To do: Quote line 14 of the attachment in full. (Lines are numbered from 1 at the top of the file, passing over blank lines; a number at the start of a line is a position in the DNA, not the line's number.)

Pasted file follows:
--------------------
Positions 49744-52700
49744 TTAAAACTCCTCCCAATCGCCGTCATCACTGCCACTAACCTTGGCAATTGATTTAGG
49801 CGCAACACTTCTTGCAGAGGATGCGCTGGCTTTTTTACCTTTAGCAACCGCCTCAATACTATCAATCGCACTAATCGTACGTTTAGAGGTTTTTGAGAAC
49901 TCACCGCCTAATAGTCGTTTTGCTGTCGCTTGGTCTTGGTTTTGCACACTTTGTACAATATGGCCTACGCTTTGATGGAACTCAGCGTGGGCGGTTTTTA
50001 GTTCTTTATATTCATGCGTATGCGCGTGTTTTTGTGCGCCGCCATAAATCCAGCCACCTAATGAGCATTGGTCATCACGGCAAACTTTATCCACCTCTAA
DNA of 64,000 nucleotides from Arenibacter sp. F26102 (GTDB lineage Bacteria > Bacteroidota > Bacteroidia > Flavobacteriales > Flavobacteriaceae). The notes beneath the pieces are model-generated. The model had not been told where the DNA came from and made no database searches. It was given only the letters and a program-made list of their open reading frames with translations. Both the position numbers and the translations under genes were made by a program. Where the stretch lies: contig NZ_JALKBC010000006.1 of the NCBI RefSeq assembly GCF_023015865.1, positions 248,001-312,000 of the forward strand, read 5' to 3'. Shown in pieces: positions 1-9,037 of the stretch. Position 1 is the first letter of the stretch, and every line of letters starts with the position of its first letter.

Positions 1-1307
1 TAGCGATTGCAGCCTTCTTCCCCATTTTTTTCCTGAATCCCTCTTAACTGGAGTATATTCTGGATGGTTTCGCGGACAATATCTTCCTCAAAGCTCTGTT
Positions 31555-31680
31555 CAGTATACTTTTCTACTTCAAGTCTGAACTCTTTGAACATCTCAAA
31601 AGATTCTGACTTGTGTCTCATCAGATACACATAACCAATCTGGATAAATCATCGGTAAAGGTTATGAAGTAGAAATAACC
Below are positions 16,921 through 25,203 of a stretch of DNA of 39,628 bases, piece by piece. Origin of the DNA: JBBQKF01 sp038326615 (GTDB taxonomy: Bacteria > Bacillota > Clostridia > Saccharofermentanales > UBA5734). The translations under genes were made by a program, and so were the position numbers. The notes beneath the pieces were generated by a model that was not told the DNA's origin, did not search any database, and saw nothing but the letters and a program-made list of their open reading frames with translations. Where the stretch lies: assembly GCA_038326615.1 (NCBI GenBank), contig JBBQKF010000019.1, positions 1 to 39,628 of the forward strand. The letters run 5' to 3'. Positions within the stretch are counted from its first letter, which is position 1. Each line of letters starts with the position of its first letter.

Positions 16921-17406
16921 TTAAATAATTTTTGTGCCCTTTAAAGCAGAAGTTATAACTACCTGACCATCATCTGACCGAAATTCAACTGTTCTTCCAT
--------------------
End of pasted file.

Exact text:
16921 TTAAATAATTTTTGTGCCCTTTAAAGCAGAAGTTATAACTACCTGACCATCATCTGACCGAAATTCAACTGTTCTTCCAT